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State of the Union: Infrastructure Week Is Finally Over

Infrastructure went from playing a major role in the State of the Union address a year ago. This year infrastructure warranted barely even a nod—about 62 words, in fact.
James Brasuell | @CasualBrasuell | February 6, 2019, 11am PST
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President Donald's Trump first State of the Union address in 2018 featured 188 words on infrastructure, and plenty to talk about for weeks after the speech was done. 

The infrastructure section of last year's State of the Union was classic Trump, displaying his penchant for raising the stakes of his boasts beyond expectations. In 2016, Trump the Republican candidate for president announced a $500 billion infrastructure plan. By the election in November 2016, that number had grown to $1 trillion. On the massive stage provided by the State of the Union, President Trump dropped the $1.5 trillion figure. The upward trajectory of those promises might have recalled an infomercial where the deal keeps getting better. ("But wait...there's more!")

In 2018, President Trump also promised to reduce federal permitting to a two-year process. President Trump even tacked on a "perhaps even one" to that promise. ("But wait..there's more!") 

A promise to expedite permitting is a familiar refrain for politicians at every level of government. Savvy observers know to take such proclamations with a grain of salt. But, at least back in 2018 President Trump made the appearance of providing some substance to his infrastructure promises. It was Trump's tendency to sweeten the pot that brought me back to the speech this year with the hopes of the president playing at least a few cards on the subject.

Instead, Trump made no mention of the promise to expedite reviews, nor did he tack any more hundreds of millions onto any dollar figures. In 2019, here is all President Trump has to say about infrastructure:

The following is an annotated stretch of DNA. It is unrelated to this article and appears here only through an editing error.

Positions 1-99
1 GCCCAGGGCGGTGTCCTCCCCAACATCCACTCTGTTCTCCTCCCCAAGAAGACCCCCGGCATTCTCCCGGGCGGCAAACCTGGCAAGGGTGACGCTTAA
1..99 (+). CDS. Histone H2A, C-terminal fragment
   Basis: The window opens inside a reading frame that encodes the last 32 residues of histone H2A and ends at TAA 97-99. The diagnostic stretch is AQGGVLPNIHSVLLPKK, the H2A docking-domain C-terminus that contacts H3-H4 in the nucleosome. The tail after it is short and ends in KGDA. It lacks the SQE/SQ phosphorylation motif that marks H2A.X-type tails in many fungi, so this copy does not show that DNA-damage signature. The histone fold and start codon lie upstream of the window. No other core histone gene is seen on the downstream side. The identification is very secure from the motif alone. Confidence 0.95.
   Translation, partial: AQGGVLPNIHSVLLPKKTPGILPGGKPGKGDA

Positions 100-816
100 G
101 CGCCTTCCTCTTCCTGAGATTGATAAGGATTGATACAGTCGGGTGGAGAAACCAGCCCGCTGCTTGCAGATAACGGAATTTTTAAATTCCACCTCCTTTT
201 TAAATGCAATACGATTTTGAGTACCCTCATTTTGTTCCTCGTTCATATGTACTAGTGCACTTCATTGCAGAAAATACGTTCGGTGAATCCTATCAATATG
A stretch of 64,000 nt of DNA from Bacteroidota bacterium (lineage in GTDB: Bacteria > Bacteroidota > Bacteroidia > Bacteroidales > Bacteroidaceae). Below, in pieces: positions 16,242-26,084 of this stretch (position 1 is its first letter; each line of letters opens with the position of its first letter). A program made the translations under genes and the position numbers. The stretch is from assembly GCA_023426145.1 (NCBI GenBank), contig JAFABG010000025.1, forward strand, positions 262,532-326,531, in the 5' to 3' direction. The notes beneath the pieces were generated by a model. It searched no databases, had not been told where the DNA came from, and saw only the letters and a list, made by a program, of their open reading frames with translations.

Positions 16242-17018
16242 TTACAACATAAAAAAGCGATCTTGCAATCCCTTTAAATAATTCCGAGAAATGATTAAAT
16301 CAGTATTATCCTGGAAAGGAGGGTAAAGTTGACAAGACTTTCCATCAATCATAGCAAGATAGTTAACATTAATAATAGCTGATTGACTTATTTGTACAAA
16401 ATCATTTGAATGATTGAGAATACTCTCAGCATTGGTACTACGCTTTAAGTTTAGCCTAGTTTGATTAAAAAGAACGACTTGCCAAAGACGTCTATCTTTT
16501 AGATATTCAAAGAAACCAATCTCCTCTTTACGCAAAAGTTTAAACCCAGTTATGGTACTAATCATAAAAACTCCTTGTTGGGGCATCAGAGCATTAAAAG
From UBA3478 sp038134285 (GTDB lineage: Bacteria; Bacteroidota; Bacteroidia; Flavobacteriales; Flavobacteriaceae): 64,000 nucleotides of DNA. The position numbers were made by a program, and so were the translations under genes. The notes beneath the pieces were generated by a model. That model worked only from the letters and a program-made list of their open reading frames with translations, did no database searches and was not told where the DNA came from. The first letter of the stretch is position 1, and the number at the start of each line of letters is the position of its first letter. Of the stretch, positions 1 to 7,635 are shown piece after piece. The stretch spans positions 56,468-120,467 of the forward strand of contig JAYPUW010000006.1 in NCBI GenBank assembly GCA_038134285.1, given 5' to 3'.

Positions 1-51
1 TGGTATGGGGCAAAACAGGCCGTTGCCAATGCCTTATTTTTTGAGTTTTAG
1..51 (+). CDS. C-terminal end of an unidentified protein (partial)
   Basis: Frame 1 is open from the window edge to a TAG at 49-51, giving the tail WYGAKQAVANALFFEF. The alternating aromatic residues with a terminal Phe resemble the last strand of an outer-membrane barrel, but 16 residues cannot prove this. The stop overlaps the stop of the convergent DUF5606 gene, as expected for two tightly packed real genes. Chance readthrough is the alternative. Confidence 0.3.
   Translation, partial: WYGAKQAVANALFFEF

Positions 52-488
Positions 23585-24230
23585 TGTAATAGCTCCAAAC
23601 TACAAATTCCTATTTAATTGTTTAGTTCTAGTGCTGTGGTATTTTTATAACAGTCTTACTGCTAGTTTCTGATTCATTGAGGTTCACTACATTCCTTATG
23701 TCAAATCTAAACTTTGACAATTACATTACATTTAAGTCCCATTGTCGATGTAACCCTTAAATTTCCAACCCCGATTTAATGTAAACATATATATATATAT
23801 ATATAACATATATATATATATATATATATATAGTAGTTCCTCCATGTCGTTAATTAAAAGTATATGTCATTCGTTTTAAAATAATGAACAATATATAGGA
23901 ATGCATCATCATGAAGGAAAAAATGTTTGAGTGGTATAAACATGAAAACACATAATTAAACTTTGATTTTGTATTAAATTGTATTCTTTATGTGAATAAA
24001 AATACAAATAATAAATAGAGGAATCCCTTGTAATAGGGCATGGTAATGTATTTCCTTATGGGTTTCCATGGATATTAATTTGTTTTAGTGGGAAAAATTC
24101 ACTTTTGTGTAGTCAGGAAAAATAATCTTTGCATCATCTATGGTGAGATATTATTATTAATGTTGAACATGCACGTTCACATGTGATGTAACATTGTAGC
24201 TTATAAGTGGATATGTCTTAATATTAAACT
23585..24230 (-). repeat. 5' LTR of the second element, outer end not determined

Both parties should be able to unite for a great rebuilding of America’s crumbling infrastructure. I know that Congress is eager to pass an infrastructure bill –and I am eager to work with you on legislation to deliver new and important infrastructure investment, including investments in the cutting edge industries of the future.

This is not an option.

This is a necessity.

But wait...there must be more.

Perhaps this is President Trump waving the white flag on infrastructure. Since the 2018 State of the Union, Trump's ambitions as a great builder president have fallen far short. The details of the $1.5 trillion plan—actually just a $200 billion investment—fell far short of Trump's boasts. The plan also never had any political traction in Washington, D.C., even when the Republican Party still controlled both houses of Congress. Trump, the Republican president, started using the word "tax" when talking about how to fund his plan.

Trump's promise to speed up federal permitting in the 2018 State of the Union also yielded few results. Cabinet secretaries signed a memorandum of understanding that promised to rework environmental review processes. It would take a major leap of faith to believe the Trump administration will deliver effective reforms any time soon, despite its proven skill in clearing the way for industry to do whatever it wants without concern for the environment and public health.

Promises of FDR-level investments infrastructure, it seems, have fallen off the list of applause lines President Trump tracks at his political rallies. Instead, we get 62 words shoehorned in between promises about tariffs and the price of prescription drugs—a segue at best.

That segue doesn't even amount to much—the promise hinges on the incredibly vague words "new" and "important." Investments in "the cutting edge industries of the future" sounds more like an economic development program, or an Amazon headquarters search, than a robust campaign to solve the nation's infrastructure woes. What happened to Republicans hating the idea of governments picking winners in the economy?

Last year, it might have been possible to believe that President Trump wanted to invest time, energy, and money commensurate with the word count of the infrastructure passage of the 2018 State of the Union—even if the political feasibility of his ambitions were low to none.

There was less reason to even humor the possibility of good faith during last night's State of the Union—and that goes for almost everyone sitting on the House floor.

President Trump can't stop lying for even one day (as detailed by Daniel Dale for the Toronto Star), and the State of the Union didn't provide an occasion to end that pattern (as documented in real time last night by The Washington Post). 

Despite the evidence in front of our eyes—that President Trump's boasts are based on lies and he lacks the political skill or the moral authority to achieve any of his lofty promises—the State of the Union still gives (almost every member of) Congress an occasion to stand and applaud.

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More recommended details and analysis of the State of the Union:

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